I see two glaring problems here: 1. Management has (again) done a horrible job of educating their employees. Have they gone to great lengths to explain to their employees that the period of time between Thanksgiving and Christmas (to most of them) represents the annual profit for the company? That it is critical that everyone pull together to make this very short sales period as profitable as possible because the money that is made now will be the money that is used to pay salaries during January, February and March when sales are slow? 2. Do the employees have a clue about their employer’s business? Can any retailer tolerate employees taking vacation during this most critical sales period? Are employees thinking at all? Retail is a tough business that operates on thin bottom lines. Don’t force your employer to deal with you (as a problem) during the most critical sales period of the year. Prove yourself an asset and you won’t have “respect” issues. Respect your employers business and you won’t make requests that cost… Read more »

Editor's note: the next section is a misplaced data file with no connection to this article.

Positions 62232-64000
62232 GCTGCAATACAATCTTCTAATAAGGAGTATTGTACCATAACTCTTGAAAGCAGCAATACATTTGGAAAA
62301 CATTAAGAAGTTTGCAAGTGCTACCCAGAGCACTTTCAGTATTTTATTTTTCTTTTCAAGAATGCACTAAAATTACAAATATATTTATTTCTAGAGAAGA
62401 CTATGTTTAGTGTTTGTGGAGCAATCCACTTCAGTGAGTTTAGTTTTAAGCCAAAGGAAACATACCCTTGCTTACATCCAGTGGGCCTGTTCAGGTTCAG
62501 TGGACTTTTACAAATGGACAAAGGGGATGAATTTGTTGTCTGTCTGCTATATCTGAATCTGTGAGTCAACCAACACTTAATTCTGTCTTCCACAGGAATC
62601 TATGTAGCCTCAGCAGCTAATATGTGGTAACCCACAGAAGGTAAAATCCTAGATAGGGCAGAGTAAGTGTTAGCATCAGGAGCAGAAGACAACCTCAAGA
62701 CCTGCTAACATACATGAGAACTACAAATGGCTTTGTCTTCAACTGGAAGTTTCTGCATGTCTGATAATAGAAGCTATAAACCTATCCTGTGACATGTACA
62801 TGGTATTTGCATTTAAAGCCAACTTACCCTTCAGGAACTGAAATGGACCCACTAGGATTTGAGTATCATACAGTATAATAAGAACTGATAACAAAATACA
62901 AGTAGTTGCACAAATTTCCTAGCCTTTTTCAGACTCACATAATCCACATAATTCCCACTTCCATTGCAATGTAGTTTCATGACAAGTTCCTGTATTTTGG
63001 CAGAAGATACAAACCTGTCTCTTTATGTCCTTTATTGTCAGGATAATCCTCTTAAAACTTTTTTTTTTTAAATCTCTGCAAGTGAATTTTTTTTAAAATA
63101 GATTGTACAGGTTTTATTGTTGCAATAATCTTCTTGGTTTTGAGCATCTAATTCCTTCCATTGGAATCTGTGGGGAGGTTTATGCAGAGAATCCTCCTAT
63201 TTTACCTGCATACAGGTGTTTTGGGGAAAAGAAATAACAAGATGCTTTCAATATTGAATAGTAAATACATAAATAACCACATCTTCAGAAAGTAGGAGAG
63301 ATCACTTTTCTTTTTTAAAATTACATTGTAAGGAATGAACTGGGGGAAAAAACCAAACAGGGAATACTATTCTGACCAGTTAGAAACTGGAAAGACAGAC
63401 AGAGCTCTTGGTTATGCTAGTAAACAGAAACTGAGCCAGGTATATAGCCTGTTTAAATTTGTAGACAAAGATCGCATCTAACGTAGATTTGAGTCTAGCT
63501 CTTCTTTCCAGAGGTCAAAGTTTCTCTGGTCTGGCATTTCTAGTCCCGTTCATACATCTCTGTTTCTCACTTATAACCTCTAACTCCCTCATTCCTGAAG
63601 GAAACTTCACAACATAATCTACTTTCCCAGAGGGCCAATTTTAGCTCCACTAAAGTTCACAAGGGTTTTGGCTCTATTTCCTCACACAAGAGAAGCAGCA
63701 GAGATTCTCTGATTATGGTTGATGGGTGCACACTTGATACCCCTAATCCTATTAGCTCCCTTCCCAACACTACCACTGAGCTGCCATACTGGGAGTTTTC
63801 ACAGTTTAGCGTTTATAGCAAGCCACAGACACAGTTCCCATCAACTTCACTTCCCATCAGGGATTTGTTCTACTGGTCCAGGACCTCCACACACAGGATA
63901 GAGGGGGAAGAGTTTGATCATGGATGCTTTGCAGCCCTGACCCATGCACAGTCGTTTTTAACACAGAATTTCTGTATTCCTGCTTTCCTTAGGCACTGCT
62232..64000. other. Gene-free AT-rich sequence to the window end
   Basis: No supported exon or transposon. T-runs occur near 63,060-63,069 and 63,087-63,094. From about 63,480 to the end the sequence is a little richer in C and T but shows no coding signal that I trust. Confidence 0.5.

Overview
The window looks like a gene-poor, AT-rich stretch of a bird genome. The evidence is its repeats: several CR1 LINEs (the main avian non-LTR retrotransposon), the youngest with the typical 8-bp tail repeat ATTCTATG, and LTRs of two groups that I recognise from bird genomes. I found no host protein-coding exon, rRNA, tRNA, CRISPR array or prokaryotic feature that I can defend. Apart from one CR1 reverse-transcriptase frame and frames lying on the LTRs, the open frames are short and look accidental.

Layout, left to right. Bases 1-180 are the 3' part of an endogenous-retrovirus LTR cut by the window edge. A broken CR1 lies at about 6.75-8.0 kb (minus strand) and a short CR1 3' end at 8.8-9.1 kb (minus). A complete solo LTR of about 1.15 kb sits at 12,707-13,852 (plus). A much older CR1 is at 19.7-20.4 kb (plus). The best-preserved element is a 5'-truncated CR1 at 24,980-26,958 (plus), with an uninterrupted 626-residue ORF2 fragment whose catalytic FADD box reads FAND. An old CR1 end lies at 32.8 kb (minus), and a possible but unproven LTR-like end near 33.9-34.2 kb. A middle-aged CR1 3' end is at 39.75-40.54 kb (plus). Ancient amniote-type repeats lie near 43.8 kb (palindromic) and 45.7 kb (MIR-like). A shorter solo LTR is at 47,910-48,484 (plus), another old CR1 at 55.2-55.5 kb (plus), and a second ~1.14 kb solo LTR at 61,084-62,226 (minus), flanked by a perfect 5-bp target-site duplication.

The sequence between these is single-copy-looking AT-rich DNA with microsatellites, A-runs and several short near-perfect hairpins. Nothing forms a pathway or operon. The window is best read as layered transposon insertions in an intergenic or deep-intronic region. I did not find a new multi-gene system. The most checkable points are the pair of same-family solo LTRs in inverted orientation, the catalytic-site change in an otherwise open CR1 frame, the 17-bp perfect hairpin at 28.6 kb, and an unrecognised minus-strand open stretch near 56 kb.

Mark Barefield
Guest
Mark Barefield
15 years 5 months ago

As someone who has had to deal with the reality of the computer generated self-service scheduling process, I can tell you that many times a giant wall calendar and a pencil would have been preferred by both associate and manager, to a computer-generated schedule that thinks you need to hire ninety-eight people to work Black Friday and the Saturday before Christmas but only one four hour shift on the weeks between them. Intelligent, compassionate management, which matches tasks with available people to do the jobs, is always the best option — even if it takes the supervisor/manager longer to make a schedule work.

Stephan Kouzomis
Guest
Stephan Kouzomis
15 years 5 months ago

If any retail operation has a consumer centric environment, with the ‘sister’ corporate culture, it will secure all the benefits that come with it, i.e.: happy shoppers who receive better service, come back and give praise to the retailer through word of mouth to friends and family. And the retailer gains better quality sales/higher margins, and future shopping.

The KEY ingredient is a happy sales associate who feels he/she has respect from the boss. KEEP IN MIND, this ‘middle person’ does all the engaging with the shoppers!

Don’t understand why bosses and higher ups don’t get this.

Benefits outweigh the cost! And there are people in the labor force who are more than willing to be engaging with shoppers, and be consumer centric! Hmmmmmmmmmmmmmmmmmmmmmmmmm